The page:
we have $p_\aleph(x) \in F_0[x]$ since its coefficients, as has been seen, are all fixed by $\alpha$. The roots of $p_\aleph(x)$ are easily seen to be $\aleph$ and $\alpha(\aleph)$; indeed we have

$p_\aleph(\aleph) = \aleph^2 - (\aleph + \alpha(\aleph)) \aleph + \aleph \alpha(\aleph) = \aleph^2 -\aleph^2 - \alpha(\aleph) \aleph + \aleph \alpha(\aleph) = 0, \tag{4}$

with a similar calculation showing that

$p_\aleph(\alpha(\aleph)) = 0 \tag{5}$

as well; alternatively, it may be observed that $p_\aleph(x)$ splits in $F$ as

$p_\aleph(x) = x^2 - (\aleph +\alpha(\aleph))x + \aleph \alpha(\aleph) = (x - \aleph)(x - \alpha(\aleph)), \tag{6}$

which also shows the roots are $\aleph$, $\alpha(\aleph)$. Based on these considerations, we may conclude that (i) $p_\aleph(x)$ is irreducible over $F_0$, since $\aleph, \alpha(\aleph) \notin F_0$; (ii.) $F_0(\aleph) \subset F$ is the splitting field of $p_\aleph(x)$ over $F_0$, since $\alpha(\aleph) = \aleph^{-1}(\aleph \alpha(\aleph)) \in F_0(\aleph)$ by virtue of $\aleph \in F_0(\aleph)$, $\aleph \alpha(\aleph) \in F_0 \subset F(\aleph)$; (iii.) $[F_0(\aleph):F_0] = 2$, since $\deg p_\aleph(x) = 2$.

Having $[F_0(\aleph):F_0] = 2$, we conclude by showing that $F = F_0(\aleph)$. Clearly $F_0(\aleph) \subset F$, so let $\beth \in F$ and consider the product $\gimel = (\beth - \alpha(\beth))(\aleph - \alpha(\aleph))$; we have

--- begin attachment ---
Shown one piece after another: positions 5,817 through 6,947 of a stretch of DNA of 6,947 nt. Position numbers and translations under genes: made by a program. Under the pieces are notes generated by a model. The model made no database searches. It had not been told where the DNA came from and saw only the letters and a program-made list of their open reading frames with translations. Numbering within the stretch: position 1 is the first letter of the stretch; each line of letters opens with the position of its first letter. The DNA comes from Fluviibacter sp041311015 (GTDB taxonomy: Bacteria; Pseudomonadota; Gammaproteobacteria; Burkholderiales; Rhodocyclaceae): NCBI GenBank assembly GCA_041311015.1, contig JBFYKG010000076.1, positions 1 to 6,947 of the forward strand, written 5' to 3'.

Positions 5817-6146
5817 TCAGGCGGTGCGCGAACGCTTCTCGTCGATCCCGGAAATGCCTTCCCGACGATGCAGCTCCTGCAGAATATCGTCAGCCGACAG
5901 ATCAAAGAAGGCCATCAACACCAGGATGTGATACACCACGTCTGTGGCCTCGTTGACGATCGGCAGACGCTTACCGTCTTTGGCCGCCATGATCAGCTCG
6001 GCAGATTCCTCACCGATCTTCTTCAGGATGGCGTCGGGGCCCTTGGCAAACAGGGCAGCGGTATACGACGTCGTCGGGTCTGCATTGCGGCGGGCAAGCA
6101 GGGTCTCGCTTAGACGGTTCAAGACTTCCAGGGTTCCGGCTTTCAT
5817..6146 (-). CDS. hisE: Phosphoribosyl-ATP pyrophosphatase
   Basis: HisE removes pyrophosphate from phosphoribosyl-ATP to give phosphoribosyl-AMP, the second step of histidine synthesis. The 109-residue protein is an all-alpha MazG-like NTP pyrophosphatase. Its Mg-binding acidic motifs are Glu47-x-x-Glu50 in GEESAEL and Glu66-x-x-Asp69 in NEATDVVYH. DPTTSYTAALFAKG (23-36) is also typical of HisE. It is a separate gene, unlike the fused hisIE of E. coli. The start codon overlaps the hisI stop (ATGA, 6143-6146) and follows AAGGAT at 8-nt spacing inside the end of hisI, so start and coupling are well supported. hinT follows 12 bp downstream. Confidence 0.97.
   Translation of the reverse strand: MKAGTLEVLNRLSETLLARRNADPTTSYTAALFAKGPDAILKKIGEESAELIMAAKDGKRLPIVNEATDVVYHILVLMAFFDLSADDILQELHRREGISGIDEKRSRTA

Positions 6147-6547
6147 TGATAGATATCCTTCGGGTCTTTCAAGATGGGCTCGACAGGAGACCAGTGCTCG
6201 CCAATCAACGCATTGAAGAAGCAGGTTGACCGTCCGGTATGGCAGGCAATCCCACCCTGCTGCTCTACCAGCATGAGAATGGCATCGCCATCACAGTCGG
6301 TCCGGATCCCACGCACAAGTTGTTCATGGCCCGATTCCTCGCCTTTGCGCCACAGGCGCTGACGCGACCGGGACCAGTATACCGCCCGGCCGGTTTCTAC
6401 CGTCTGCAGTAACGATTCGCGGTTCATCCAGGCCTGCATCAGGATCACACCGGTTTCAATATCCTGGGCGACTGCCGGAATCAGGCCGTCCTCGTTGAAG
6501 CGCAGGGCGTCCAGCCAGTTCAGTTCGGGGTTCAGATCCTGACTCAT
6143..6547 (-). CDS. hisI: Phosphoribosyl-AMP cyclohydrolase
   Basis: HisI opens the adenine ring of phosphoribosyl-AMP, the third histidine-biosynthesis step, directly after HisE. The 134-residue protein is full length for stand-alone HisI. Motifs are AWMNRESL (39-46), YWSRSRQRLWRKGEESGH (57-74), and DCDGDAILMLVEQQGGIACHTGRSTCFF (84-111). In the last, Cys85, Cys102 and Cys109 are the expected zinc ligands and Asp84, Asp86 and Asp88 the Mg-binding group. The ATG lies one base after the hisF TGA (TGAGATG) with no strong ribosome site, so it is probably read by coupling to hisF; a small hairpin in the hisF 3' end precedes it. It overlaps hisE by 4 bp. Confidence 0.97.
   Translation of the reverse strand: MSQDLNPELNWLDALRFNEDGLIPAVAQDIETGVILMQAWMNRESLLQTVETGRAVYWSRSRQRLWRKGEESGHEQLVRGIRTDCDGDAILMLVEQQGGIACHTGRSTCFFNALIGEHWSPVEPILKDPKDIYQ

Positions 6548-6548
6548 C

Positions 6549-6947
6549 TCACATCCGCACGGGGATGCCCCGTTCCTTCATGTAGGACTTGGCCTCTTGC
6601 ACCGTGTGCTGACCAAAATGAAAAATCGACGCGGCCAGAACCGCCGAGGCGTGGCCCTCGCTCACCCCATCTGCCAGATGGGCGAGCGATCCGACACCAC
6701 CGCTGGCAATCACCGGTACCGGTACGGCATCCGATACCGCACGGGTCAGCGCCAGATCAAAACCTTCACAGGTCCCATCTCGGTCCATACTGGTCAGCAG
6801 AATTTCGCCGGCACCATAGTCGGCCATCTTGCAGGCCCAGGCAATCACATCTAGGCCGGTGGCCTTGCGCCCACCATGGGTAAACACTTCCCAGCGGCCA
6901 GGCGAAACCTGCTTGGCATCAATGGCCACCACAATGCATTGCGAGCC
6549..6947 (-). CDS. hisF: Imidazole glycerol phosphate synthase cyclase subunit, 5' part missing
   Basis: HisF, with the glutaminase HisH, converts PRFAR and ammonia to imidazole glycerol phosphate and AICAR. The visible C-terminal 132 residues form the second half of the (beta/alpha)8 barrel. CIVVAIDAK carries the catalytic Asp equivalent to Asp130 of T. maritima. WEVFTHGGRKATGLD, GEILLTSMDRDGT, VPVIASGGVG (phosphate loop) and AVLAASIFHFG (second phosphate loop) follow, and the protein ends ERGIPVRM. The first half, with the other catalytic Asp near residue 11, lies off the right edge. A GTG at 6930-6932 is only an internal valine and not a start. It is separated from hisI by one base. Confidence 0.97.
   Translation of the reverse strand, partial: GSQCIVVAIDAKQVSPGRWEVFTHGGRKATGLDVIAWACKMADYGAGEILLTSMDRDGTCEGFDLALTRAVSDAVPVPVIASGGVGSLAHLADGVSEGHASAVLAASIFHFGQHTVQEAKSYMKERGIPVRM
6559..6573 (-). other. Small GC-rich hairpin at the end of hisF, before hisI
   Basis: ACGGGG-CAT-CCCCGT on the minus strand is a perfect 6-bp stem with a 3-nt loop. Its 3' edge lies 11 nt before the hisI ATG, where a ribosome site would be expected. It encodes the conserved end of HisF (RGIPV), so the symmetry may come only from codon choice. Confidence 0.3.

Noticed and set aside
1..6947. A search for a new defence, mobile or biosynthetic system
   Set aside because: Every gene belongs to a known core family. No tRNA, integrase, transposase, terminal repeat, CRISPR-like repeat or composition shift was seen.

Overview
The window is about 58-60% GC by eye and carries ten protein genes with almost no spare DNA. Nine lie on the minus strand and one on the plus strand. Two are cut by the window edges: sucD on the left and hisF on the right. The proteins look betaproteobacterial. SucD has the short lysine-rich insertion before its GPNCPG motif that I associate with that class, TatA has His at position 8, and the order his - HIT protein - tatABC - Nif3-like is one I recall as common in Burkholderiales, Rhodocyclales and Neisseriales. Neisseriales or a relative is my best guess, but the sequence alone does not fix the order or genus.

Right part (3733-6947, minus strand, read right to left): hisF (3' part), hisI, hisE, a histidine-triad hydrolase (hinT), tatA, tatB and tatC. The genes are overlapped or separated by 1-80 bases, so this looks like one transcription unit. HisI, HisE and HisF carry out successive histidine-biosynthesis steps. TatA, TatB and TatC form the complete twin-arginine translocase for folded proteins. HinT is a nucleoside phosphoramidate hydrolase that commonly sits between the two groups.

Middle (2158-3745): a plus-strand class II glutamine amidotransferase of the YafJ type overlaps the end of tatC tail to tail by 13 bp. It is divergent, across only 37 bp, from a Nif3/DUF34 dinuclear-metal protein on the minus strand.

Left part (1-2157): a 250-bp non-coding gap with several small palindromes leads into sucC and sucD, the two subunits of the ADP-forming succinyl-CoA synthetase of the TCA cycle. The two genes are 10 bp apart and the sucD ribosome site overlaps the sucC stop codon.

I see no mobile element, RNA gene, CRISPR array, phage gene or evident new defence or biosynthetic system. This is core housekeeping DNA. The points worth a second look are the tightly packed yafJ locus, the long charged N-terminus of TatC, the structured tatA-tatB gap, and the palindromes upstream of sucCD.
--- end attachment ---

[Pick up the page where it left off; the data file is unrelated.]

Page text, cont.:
$\alpha((\beth - \alpha(\beth))(\aleph - \alpha(\aleph))) = (\alpha(\beth) - \beth)(\alpha(\aleph) - \aleph) = (\beth - \alpha(\beth))(\aleph - \alpha(\aleph)), \tag{7}$

that is, $\gimel = (\beth - \alpha(\beth))(\aleph - \alpha(\aleph))$ is fixed by $\alpha$, hence

$(\beth - \alpha(\beth))(\aleph - \alpha(\aleph)) = \gimel \in F_0. \tag{8}$

We now have

$\beth - \alpha(\beth) = (\aleph - \alpha(\aleph))^{-1} \gimel \in F_0(\aleph), \tag{9}$

and since

$\beth + \alpha(\beth) \in F_0, \tag{10}$

being fixed by $\alpha$ just as is $\aleph + \alpha(\aleph)$, we conclude that (and this is where we need the assumption $\text{char}F \ne 2$):

$2\beth = (\beth - \alpha(\beth)) + (\beth + \alpha(\beth)) \in F_0(\aleph), \tag{11}$


$\beth \in F_0(\aleph) \tag{12}$

and hence $F \subset F_0(\aleph)$; thus in fact $F = F_0(\aleph)$ and finally

$[F:F_0] = [F_0(\aleph): F_0] = 2, \tag{13}$

the desired conclusion. QED.

Note: The inspiration I took from WimC's answer was to examine the quantity $\gimel = (\beth - \alpha(\beth))(\aleph - \alpha(\aleph))$; this originated in a careful scrutiny of the coefficient of $b$ in his equation

$a - \dfrac{a-\alpha(a)}{b-\alpha(b)} b + \dfrac{a \, \alpha(b)-b\,\alpha(a)}{b-\alpha(b)} =0, \tag{14}$

which is also invariant under $\alpha$. I too would like to see if and how the assumption $\text{char} F \ne 2$ could be circumvented in the context of the above argument. End of Note.

Hope this helps. Cheers,

and as always,

Fiat Lux!!!

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Interesting answer. – Wei Zhou Jul 18 '14 at 0:49